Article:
The US Department of Labor is asking: “What has organizing a union meant for you? We want to hear your story.
“We’re gathering stories from workers for a new U.S. Department of Labor worker organizing resource website about how successful union organizing campaigns made their jobs better.”
What made you decide you wanted to organize a union at your job?
How has having a union improved your life?
What does being part of a union mean to you and your family?
Or anything else you’d like to share about your experience organizing a union!
Being familiar with others’ attempts at unionization, I find this a potentially helpful resource.
On the ground
I don’t know how I got on the email list for Union City, the Metro Washington Council News, AFL-CIO. But I’m glad I do. From August 15, “After a nine-day strike, ATU Local 689 MetroAccess workers have approved a new contract with private contractor Transdev. The more than 200 paratransit drivers, utility workers, dispatchers, maintenance workers, and road supervisors, who walked off the job on August 1 after months of intense negotiations, overwhelmingly (91%) ratified the contract.”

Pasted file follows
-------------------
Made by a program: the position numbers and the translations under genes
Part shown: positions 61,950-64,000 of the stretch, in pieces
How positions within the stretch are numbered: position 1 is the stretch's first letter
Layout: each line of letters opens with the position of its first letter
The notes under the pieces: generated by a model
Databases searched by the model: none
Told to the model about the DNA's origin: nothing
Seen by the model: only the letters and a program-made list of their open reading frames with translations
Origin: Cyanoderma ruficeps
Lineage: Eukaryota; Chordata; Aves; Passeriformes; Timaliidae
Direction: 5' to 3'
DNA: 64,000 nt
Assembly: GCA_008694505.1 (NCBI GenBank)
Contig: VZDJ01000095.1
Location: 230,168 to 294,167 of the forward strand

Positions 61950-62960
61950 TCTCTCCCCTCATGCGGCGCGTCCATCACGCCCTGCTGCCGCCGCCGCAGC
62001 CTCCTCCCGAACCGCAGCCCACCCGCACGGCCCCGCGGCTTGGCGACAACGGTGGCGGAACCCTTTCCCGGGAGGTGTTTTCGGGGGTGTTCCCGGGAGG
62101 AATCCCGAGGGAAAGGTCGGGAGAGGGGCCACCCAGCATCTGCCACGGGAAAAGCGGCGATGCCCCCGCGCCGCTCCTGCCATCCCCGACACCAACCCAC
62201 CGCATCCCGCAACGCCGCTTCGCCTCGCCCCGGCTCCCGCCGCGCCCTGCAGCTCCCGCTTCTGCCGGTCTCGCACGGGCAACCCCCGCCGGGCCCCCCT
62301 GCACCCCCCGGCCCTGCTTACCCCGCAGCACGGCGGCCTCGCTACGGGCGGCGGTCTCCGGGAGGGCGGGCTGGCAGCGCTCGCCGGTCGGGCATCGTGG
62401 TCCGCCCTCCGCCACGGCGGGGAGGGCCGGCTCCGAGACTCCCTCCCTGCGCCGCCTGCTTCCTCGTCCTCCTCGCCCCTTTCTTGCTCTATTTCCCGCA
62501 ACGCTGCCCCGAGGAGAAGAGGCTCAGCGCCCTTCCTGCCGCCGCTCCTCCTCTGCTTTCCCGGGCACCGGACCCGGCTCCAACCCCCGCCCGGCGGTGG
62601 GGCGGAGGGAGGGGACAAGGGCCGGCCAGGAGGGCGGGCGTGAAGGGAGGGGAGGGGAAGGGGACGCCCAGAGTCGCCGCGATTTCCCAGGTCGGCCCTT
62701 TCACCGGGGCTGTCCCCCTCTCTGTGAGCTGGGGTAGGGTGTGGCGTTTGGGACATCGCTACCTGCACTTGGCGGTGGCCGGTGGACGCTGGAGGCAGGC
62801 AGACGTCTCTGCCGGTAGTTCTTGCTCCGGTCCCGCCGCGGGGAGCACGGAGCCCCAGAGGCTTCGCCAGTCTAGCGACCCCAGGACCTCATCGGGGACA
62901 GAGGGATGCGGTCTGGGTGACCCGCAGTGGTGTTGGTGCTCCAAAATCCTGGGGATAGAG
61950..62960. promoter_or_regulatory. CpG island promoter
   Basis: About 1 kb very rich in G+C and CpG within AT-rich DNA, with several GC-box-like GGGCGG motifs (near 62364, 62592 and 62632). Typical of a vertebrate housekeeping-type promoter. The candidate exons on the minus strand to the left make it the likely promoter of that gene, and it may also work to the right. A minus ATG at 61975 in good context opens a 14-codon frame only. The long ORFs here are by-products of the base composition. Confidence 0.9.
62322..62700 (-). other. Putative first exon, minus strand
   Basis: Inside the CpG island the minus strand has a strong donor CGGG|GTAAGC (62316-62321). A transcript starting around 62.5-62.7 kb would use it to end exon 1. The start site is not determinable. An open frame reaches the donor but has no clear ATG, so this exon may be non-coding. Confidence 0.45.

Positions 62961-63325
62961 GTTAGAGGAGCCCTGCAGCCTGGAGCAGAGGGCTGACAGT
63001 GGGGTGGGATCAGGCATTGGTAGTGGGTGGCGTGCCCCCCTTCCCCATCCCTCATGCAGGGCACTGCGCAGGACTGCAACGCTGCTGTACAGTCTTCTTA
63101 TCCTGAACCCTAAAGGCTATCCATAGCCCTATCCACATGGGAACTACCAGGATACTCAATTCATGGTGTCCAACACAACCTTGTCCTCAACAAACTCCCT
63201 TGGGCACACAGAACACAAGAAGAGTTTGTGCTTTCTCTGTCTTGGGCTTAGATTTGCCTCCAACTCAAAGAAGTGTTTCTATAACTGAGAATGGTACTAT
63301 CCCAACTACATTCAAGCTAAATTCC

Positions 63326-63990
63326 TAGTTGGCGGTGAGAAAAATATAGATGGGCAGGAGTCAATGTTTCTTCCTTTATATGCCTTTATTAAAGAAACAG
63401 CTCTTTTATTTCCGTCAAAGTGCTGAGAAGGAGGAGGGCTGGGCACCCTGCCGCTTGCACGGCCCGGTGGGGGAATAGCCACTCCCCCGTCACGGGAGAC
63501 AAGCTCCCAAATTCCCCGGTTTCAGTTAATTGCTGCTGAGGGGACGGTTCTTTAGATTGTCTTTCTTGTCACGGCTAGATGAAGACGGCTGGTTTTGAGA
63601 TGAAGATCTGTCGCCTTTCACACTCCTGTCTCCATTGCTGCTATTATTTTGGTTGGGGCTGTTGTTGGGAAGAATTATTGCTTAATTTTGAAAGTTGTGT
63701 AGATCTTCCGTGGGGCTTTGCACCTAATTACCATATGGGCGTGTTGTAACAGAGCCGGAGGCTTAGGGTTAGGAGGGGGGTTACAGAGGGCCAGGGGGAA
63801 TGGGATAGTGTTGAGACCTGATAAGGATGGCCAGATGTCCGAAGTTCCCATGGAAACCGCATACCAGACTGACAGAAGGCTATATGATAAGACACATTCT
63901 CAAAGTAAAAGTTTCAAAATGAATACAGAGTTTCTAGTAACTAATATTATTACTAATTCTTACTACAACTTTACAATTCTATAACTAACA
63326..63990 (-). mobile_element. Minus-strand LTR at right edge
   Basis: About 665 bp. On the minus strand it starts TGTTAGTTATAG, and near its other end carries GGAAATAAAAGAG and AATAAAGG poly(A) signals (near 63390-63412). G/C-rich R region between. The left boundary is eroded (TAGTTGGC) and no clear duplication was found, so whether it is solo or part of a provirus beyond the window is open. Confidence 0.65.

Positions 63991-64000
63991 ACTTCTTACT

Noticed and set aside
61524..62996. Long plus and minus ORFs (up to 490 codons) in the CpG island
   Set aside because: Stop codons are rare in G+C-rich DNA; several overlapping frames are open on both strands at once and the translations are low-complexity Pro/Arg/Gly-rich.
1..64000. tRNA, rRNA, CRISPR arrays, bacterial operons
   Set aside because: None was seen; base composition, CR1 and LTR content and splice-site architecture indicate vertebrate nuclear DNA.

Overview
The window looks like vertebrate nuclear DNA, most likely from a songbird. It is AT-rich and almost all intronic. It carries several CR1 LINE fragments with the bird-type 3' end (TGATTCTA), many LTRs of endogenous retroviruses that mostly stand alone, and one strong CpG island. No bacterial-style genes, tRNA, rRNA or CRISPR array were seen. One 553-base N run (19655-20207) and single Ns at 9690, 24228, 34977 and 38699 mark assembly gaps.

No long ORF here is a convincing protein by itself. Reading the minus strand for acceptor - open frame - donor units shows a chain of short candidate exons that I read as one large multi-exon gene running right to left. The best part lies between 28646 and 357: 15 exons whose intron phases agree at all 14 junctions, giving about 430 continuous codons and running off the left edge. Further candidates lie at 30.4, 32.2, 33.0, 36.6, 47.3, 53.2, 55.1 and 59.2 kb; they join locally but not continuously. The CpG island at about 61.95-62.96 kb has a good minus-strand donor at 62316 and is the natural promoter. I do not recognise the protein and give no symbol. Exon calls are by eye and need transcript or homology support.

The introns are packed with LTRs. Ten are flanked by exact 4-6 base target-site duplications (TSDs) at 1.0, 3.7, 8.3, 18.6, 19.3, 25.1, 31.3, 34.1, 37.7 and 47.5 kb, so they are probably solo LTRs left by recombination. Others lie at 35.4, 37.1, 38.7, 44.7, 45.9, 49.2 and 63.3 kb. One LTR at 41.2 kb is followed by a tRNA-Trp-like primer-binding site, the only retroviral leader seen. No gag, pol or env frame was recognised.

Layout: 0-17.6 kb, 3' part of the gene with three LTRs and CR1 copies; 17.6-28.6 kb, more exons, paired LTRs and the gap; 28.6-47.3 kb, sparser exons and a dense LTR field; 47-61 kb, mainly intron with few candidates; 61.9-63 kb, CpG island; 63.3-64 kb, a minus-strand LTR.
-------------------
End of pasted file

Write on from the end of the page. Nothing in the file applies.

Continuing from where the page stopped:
It reminds me that organized labor is not dead.
From Nation Of Change, July 29: ‘This victory is historic’: Massachusetts Trader Joe’s becomes first to unionize￼
“Our worker-led union ensures that we are protected and properly compensated—on our terms,” explained a crew member at the Hadley store.
From Truthout, June 23: Maine Chipotle Workers File to Form Company’s First-Ever Union. The workers recently staged a walkout over understaffing and safety concerns.
On the other hand, from Daily Koss, July 28: “We are looking for volunteers”: Local Chick-fil-A looks for volunteers instead of hiring people. As a result of the pushback, “A spokesperson for the company Chick-fil-A, which is headquartered in Atlanta, Georgia, told The Washington Post… that the Hendersonville [NC] store had “decided to end this program.”
Take this job…
Check out the State of the Global Workplace: 2022 Report. Among other finds, Employee wellbeing is the new workplace imperative. See the Axios article, America’s workers are up for grabs. “Stress and burnout are rising in the U.S., but jobs are plentiful, and Americans are willing to move to new places for work.”